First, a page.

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Hypertension. 2001 Aug;38(2):227-31.

Acute effect of caffeine on arterial stiffness and aortic pressure waveform.

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Department of Pharmacology and Therapeutics, Trinity Centre for Health Sciences and Hypertension Clinic, St James's Hospital, Dublin, Ireland.


Caffeine acutely increases blood pressure and peripheral vascular resistance, in part because of sympathetic stimulation. Its effects on large artery properties are largely unknown. In a double-blind crossover study, 7 healthy subjects 26+/-2.6 years of age (mean+/-SEM) were studied for 90 minutes while in the supine position on 2 occasions separated by a week in random order after ingestion of 250 mL caffeinated (150 mg) and decaffeinated (<2 mg) coffee. Compared with baseline, arterial stiffness measured by carotid femoral pulse wave velocity increased progressively from 7.2+/-0.41 to 8.0+/-0.6 m/s (P<0.05) at 90 minutes after caffeine intake, an effect that may be independent of changes in blood pressure. In addition, arterial wave reflection, measured by applanation tonometry from the aortic pressure waveform, also increased from -5.7+/-7.6% to 5.28%+/-5.6 (P<0.01). No such changes were seen with decaffeinated coffee intake. Although the integral of the brachial systolic and diastolic blood pressure values over the 90 minutes was larger (P<0.05) after caffeinated than decaffeinated coffee intake, the effect on aortic systolic and diastolic blood pressures was more pronounced (P<0.05) than on the brachial artery. These results show a significant effect of caffeine intake on arterial tone and function and suggest that caffeine acutely increases arterial stiffness.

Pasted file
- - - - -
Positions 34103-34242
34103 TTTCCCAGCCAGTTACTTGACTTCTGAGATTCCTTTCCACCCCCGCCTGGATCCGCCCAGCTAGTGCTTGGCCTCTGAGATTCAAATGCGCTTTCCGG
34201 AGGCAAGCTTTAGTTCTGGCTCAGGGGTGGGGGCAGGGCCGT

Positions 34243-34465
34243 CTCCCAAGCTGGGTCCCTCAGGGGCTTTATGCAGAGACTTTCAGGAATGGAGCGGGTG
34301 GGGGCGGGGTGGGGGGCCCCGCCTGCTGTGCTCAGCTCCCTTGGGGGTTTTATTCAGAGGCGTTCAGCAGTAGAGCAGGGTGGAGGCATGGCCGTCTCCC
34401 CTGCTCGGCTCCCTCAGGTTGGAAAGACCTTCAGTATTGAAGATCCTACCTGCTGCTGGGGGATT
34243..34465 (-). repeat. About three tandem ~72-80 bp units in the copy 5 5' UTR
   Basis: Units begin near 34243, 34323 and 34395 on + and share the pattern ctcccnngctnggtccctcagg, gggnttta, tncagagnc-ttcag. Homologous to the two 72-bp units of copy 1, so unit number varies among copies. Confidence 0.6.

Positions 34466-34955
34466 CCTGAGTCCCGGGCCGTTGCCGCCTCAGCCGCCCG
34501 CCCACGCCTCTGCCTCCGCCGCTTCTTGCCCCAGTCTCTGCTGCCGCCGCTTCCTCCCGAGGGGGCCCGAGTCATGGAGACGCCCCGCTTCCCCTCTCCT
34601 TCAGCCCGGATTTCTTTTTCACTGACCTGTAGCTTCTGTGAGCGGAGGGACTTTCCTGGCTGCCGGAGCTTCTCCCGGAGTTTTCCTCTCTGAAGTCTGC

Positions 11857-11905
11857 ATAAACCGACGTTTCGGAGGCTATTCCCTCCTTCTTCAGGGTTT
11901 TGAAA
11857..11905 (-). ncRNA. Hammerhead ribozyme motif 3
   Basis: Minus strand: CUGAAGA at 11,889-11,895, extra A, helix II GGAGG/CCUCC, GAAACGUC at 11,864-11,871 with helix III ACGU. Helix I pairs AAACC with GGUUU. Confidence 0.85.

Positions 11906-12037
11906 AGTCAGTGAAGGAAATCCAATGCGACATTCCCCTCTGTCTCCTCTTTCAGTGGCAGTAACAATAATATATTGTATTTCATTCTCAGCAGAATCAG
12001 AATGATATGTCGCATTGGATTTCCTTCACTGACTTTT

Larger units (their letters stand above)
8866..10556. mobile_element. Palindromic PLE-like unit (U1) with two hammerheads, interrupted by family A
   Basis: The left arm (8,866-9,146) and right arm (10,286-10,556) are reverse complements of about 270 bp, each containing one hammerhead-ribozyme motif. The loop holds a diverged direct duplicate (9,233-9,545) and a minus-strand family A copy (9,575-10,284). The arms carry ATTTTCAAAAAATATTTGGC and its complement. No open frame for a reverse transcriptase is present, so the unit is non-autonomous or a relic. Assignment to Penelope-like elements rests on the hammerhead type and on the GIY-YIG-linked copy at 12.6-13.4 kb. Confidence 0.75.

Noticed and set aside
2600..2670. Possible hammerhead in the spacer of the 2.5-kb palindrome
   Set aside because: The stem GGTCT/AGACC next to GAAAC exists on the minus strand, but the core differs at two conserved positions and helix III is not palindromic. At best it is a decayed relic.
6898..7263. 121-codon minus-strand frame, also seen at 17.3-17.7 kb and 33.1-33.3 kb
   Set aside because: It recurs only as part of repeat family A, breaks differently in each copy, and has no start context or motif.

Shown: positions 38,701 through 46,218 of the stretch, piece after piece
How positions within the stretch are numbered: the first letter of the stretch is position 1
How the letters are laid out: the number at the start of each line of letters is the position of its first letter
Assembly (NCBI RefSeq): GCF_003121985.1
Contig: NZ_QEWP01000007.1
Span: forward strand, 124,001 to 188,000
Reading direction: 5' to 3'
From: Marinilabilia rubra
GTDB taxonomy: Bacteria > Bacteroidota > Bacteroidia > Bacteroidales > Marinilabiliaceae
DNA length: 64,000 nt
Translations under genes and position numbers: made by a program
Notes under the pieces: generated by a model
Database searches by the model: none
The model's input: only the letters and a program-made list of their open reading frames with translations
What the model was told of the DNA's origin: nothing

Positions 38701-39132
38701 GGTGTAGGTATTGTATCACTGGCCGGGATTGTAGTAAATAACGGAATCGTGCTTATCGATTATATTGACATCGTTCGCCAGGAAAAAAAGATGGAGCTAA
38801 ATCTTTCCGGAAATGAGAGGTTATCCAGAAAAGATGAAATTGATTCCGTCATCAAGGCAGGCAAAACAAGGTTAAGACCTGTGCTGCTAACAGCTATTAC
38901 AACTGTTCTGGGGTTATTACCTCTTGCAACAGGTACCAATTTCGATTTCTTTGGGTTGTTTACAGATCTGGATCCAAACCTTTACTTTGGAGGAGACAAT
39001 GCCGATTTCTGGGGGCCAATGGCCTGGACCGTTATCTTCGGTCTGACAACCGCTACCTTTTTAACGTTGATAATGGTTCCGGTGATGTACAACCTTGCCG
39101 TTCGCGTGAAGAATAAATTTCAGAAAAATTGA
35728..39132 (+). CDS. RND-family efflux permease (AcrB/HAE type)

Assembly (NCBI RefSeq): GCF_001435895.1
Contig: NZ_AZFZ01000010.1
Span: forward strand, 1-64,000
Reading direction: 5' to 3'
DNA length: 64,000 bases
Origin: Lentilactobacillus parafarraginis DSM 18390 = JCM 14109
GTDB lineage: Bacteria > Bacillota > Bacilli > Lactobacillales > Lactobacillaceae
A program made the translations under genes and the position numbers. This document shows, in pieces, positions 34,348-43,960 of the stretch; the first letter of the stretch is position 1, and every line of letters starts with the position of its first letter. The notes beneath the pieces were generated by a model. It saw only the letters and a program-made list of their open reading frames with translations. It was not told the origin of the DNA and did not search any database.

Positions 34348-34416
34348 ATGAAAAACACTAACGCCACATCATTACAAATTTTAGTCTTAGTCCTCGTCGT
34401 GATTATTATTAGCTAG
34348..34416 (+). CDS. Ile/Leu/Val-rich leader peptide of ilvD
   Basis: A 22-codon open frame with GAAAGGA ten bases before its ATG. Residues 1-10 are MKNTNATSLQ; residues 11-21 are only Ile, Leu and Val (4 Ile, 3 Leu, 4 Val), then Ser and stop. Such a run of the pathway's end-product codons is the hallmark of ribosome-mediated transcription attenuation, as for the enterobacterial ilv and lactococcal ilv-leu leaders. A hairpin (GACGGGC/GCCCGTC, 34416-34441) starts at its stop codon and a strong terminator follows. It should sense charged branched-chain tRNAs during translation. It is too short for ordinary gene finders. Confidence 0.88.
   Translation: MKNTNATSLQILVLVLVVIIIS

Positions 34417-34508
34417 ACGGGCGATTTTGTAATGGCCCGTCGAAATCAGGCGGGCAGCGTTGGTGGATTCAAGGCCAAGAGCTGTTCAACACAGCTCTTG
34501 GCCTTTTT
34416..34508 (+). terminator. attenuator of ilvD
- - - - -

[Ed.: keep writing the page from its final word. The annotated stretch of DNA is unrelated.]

[Indexed for MEDLINE]

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